Tuesday, January 31, 2012
By IULIA FILIP
WASHINGTON (CN) – A nonprofit government watchdog claims the FBI refuses to release information on “the government’s identification and surveillance of individuals who have demonstrated support for or interest in WikiLeaks.”
The Electronic Privacy Information Center sued the Department of Justice’s Criminal Division and National Security Division, and the FBI, in a FOIA complaint in Federal Court. It claims the Justice Department and FBI refuse to disclose a single record of their tracking of people who are sympathetic to WikiLeaks.
EPIC, a public interest research organization, says it based its request for information “on the need for the public to obtain information about government surveillance of individuals exercising the rights to freedom of speech and association guaranteed by the First Amendment to the U.S. Constitution.”
WikiLeaks, whose website allows anonymous posting of documents to discourage unethical behavior in governments and corporations, published an enormous trove of diplomatic cables concerning U.S. foreign policy in November 2010.
WikiLeaks posted more than 91,000 classified documents about the war in Afghanistan, attracting government scrutiny.
The U.S. government has taken a number of steps to punish the group for this, including pressuring the companies that process online donations to Wikileaks to stop doing so.
“After the November release, the U.S. government opened investigations into WikiLeaks,” the complaint states. “On Nov. 29, 2010, Attorney General Eric Holder said that the DOJ initiated an ‘active, ongoing criminal investigation’ into the WikiLeaks release.
“On Dec. 6, 2010, Attorney General Holder said that he authorized ‘significant’ actions related to the WikiLeaks investigation.
“On Nov. 30, 2010, representatives of the Senate Homeland Security and Governmental Affairs Committee contacted Amazon concerning the company’s hosting of WikiLeaks’ content.
“On Dec. 22, 2010, the Central Intelligence Agency announced that the agency had opened an investigation into WikiLeaks and the November release.”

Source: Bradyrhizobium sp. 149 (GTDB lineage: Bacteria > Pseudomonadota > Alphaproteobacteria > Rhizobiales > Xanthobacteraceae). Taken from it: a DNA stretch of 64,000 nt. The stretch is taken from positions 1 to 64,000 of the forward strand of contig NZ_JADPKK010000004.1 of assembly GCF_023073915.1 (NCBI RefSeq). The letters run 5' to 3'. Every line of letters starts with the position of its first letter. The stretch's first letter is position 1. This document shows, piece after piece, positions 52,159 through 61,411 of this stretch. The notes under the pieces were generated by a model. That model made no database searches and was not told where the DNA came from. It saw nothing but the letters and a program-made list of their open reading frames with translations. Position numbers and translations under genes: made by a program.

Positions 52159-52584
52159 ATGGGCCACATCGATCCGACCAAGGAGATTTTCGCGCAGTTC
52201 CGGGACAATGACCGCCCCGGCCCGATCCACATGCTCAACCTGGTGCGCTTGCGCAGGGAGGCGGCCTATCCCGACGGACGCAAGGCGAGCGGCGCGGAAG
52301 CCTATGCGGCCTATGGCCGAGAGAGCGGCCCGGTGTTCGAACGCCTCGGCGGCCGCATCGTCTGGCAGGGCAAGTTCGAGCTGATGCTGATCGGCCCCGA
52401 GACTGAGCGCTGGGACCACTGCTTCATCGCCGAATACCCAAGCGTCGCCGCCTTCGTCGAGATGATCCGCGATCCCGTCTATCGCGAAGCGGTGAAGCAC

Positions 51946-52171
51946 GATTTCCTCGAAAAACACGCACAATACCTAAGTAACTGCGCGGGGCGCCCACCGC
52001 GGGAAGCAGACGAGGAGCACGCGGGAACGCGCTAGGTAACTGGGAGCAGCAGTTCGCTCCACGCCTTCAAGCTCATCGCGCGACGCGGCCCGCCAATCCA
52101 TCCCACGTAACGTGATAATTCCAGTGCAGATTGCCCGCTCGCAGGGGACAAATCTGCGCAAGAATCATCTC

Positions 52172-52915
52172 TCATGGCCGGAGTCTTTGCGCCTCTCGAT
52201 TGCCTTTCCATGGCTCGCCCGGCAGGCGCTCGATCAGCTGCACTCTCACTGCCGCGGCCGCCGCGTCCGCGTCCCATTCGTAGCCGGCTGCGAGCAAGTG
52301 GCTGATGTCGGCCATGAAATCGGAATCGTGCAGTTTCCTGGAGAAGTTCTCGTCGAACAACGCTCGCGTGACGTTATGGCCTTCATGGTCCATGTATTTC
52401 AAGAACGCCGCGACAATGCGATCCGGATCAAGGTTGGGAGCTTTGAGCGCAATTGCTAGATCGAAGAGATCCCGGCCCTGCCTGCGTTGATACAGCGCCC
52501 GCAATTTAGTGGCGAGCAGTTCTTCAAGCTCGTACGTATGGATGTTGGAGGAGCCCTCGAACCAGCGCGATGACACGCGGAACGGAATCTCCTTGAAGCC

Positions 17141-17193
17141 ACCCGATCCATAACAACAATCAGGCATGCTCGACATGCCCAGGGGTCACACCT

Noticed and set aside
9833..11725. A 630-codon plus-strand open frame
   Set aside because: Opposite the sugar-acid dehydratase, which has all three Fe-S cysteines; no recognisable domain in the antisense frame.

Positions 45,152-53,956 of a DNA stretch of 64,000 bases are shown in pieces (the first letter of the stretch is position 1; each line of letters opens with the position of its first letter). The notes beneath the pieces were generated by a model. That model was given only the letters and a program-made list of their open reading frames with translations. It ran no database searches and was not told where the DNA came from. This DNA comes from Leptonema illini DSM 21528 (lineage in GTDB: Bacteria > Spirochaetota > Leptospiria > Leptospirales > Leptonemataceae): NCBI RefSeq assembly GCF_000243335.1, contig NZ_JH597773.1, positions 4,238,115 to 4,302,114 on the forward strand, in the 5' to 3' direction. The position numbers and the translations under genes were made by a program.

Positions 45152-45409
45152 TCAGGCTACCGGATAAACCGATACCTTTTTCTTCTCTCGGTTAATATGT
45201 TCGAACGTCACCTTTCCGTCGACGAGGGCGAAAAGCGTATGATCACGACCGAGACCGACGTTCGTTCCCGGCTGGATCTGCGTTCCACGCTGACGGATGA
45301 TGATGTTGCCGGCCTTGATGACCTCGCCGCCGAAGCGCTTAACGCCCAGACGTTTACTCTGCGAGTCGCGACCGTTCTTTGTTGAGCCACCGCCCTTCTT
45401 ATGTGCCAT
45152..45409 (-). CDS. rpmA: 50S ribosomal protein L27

The U.S. government condemned WikiLeaks’ release of classified documents, calling the leaks “irresponsible.”
EPIC says in its complaint: “In the wake of the November release, the U.S. government attempted to identify users who accessed WikiLeaks’ documents. The federal government also attempted to restrict access to the documents.
“On Nov. 30, 2010, a U.S. State Department employee informed the School of International and Public Affairs (SIPA) at Columbia University that SIPA students should not ‘post links to [the WikiLeaks] documents, nor make comments on social media sites such as Facebook or through Twitter.’
“On Dec. 6, 2010, the State Department acknowledged that it had ‘instructed State Department employees not to access the WikiLeaks site and download posted documents …’
“On Dec. 14, 2010, the U.S. Air Force barred its personnel from accessing WikiLeaks documents.
“On Jan. 18, 2011, The Guardian reported that WikiLeaks called on Facebook and Google to release the contents of any U.S. subpoenas regarding WikiLeaks that they may have received.
“A Jan. 27, 2011 FBI press release stated that the FBI executed more than forty search warrants in the investigation regarding cyber attacks ‘in protest’ of actions of U.S. companies, referring to the activities of WikiLeaks supporters.
“A July 29, 2011 press release issued by the U.S. Attorney’s Office for the Northern District of California stated that FBI agents arrested sixteen individuals for alleged involvement in a cyber attack against PayPal ‘in retribution for PayPal’s termination of WikiLeaks’ donation account.'” (Brackets and ellipses in complaint).
EPIC asked the Justice Department and the FBI to release their records on surveillance of people who showed support for or interest in WikiLeaks, including agency communications with Facebook, Google, other Internet and social media companies and financial services companies.
Its says the Justice Department’s Criminal Division and the FBI improperly withheld records, and the Justice Department’s National Security Division denied its request.
EPIC appealed, but the agencies failed to produce any additional documents.
EPIC claims that the “DOJ had not provided any factual basis for the claim that the withheld documents were actually compiled for law enforcement purposes and that disclosure would interfere with enforcement proceedings.”
EPIC wants to see the records. It is represented by Ginger McCall.